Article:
Results and Discussion--Previous studies have shown that nutrient levels in the soil are higher under the canopies of established shrubs than in the surrounding soil (Flores and Jurado, 2003; Muro-Perez et al., 2012). We hypothesized that higher nutrient levels in the soil could promote higher seed germination (GodinezAlvarez and Valiente-Banuet, 1998; Baskin and Baskin, 2001). Echinocereus longisetus had very low germination (4% [+ or -] 1.2%) across substrates, and there were no significant differences among treatments (F = 2.66; P = 0.08). Coryphanta durangensis (Fig. 1) had higher germination on mesquite soil (96% [+ or -] 0.024%) than on poor soil (56% [+ or -] 0.605%; F = 21.09, P < 0.0001). A similar result was found for P greggii seeds (Fig. 2), which had higher germination on mesquite soil (85% [+ or -] 0.076%) than on poor soil (69% [+ or -] 0.55%; F = 7.67, P < 0.0001). The results for these two species are in agreement with the proposed hypothesis, in that more seeds of C. durangensis and P greggii germinated on mesquite soil than on poor soil. For these species, germination on poor soil was also high; suggesting that seed distribution and seedling establishment may differ under both conditions for other reasons besides soil quality, such as hydraulic uplift or protection from trampling (Flores and Jurado, 2003). These results should be considered in conservation programs for these protected species.
We also hypothesized that cactus seeds would not germinate when buried, because they would be in total darkness and require light to germinate (Flores et al., 2006, 2011). Accordingly, we found very low germination for buried seeds of C. durangensis (Fig. 1) and P. greggii (Fig. 2). Coryphantha durangensis buried seeds had lower germination (2% for seeds buried in mesquite soil and no germination for seeds buried in poor soil) than seeds on the soil surface (F = 21.09, P < 0.0001). Germination of P greggii buried seeds had lower germination (F = 7.67, P < 0.0001) than seeds on the soil surface (6% [+ or -] 0.604% under mesquite soil and 8% [+ or -] 0.152% under poor soil). Most cactus seeds need light to germinate (Flores et al., 2011); hence it is possible that ungerminated buried seeds in our study were dormant, because burial is an essential prelude to dormancy in several species (Thompson et al., 1993; Grime, 2001). Burial may also provide safe sites from harsh conditions for seeds until germination occurs, although other processes such as seed predation and fungal attack could also be operating (Borchert et al., 1989; Vander-Wall, 1993; Seiwa et al., 2002).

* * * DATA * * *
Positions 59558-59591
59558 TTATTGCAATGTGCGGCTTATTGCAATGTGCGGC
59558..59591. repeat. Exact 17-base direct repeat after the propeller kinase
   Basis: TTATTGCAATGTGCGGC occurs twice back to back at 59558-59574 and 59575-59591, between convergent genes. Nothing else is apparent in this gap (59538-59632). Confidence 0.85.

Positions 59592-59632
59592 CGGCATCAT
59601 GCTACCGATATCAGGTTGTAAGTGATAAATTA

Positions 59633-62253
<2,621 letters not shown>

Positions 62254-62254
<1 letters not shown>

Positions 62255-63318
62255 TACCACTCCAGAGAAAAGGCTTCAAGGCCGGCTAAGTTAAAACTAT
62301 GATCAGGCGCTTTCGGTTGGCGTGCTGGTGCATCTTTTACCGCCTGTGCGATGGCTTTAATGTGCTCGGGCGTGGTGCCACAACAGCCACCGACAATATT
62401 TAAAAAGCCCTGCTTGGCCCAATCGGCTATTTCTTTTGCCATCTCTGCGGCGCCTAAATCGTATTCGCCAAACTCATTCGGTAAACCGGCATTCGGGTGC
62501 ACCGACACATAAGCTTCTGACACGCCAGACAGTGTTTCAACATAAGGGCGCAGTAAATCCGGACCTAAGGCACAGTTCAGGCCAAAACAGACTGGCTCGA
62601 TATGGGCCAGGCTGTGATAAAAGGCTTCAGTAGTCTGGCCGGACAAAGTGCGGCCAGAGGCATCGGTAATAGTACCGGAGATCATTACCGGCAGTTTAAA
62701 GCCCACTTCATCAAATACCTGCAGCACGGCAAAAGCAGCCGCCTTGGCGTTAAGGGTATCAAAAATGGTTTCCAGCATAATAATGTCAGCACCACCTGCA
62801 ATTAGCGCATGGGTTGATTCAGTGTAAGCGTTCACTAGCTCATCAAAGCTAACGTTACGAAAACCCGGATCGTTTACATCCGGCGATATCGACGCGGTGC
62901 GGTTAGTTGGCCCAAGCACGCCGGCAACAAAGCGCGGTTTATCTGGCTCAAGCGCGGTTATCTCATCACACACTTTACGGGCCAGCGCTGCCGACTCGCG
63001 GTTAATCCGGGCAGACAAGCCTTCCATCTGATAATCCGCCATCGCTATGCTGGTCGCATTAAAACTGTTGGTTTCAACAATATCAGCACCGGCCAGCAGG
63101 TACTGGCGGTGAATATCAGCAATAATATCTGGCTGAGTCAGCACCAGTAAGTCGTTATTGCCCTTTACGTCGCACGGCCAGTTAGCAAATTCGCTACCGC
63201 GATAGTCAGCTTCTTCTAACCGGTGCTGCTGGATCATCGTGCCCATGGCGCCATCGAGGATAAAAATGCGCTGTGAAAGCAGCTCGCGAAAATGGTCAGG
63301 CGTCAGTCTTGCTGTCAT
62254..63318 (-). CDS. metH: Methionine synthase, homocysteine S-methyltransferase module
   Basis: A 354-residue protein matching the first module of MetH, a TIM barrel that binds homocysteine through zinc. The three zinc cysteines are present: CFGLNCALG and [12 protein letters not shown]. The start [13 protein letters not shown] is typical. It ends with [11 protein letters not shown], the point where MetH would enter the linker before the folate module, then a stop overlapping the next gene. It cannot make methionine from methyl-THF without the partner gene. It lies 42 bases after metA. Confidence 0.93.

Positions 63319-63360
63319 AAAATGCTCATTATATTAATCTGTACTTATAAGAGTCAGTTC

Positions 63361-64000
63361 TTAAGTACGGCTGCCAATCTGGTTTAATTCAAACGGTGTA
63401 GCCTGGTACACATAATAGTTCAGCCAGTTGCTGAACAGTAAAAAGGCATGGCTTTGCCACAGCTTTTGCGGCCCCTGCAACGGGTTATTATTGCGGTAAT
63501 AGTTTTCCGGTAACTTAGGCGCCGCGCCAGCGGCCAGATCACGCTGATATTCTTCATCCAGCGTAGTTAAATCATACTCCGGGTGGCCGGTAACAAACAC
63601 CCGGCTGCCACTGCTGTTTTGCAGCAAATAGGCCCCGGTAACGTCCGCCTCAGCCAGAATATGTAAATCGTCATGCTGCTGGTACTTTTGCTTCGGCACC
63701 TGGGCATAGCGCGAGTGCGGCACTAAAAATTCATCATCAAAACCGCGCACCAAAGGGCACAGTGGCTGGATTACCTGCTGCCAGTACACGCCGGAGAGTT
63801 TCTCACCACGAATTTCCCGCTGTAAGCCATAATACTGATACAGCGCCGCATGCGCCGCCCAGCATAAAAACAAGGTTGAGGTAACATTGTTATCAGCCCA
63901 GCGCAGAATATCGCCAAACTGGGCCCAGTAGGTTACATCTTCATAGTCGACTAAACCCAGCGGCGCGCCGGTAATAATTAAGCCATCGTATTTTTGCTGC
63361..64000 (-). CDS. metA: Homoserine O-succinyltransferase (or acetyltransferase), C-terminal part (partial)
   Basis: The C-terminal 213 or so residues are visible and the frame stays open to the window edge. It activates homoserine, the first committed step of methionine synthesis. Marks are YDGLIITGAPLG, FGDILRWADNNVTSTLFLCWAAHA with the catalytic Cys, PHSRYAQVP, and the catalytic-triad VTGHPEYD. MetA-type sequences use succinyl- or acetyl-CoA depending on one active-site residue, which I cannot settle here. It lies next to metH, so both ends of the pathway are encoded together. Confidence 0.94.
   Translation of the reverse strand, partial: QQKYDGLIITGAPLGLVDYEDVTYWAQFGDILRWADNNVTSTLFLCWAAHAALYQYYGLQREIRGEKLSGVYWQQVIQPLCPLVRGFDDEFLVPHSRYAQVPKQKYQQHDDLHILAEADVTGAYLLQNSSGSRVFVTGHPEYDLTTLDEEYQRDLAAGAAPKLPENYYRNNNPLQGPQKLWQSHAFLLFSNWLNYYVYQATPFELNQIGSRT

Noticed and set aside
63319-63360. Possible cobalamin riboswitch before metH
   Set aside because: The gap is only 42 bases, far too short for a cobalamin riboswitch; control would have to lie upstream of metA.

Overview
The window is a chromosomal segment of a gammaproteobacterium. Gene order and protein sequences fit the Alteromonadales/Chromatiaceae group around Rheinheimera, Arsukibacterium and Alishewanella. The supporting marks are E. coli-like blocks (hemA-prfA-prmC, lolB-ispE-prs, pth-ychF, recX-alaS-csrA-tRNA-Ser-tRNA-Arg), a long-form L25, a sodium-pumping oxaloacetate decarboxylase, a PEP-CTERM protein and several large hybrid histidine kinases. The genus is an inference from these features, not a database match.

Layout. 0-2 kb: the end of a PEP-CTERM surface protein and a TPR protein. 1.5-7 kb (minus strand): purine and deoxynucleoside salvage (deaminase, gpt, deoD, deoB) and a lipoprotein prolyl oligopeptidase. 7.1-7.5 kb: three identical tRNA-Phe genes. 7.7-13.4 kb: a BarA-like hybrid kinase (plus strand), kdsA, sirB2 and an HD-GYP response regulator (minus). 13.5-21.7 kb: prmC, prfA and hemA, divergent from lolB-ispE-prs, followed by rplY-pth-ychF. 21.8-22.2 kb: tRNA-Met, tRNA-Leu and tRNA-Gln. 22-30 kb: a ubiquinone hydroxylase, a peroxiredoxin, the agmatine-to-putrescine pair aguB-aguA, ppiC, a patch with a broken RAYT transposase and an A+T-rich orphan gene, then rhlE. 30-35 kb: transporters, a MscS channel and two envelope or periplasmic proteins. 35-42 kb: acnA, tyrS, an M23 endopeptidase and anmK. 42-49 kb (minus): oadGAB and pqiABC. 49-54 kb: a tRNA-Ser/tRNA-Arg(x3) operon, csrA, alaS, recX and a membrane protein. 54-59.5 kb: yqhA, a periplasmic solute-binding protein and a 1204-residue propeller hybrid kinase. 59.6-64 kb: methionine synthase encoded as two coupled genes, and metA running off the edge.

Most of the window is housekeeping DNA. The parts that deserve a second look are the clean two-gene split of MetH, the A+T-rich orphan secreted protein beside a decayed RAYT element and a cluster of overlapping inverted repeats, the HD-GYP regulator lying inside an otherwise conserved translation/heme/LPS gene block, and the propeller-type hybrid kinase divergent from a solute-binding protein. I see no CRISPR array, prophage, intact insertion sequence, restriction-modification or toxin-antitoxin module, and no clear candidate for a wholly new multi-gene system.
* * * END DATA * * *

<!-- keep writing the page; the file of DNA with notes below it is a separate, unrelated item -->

Seeds of E. longisetus appear to exhibit seed dormancy even under light conditions. In arid and semiarid environments, seed germination and seedling establishment are infrequent because of extreme temperatures and low water availability (Flores and Jurado, 2003; Flores et al., 2004). Thus, a common plant strategy in these environments is seed dormancy, which is found in several plant families (Baskin and Baskin, 2001; Jurado and Moles, 2003; including Cactaceae (Rojas-Arechiga and Vazquez-Yanes, 2000; Flores et al., 2005, 2006, 2008, 2011).
Conclusions--Echinocereus longisetus had very low germination across substrates. Seeds of C. durangensis and P. greggii had higher germination on soil from under nurse mesquites than on poor soil. Buried seeds of both species had lower germination than seeds on the soil surface.
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Submitted 8 November 2012.
Acceptance recommended by Associate Editor, Mara L. Alexander, 22 October 2013.
Gisela Muro-Perez, Enrique Jurado, * Joel Flores, and Jaime Sanchez-Salas
Facultad de Ciencias Forestales, Universidad Autonoma de Nuevo Leon, A.P. 41. Carretera Nacional km. 145, Linares, N.L. 67700, Moxico (GM, EJ, JS)
Instituto Potosino de Investigacion Cientifica y Tecnologica, A.C., Division de Ciencias Ambientales.
Camino a la Presa San Jose No. 2055, Lomas 4a Seccion, San Luis Potoso, 78216, S.L.P., Moxico (JF) Facultad de Ciencias Biologicas-UJED, Av. Universidad s/n, Fracc. Filadelfia, Gomez Palacio 35010, Dgo., Moxico (JS)
* Correspondent: firstname.lastname@example.org
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|Author:||Muro-Perez, Gisela; Jurado, Enrique; Flores, Joel; Sanchez-Salas, Jaime|
|Date:||Sep 1, 2014|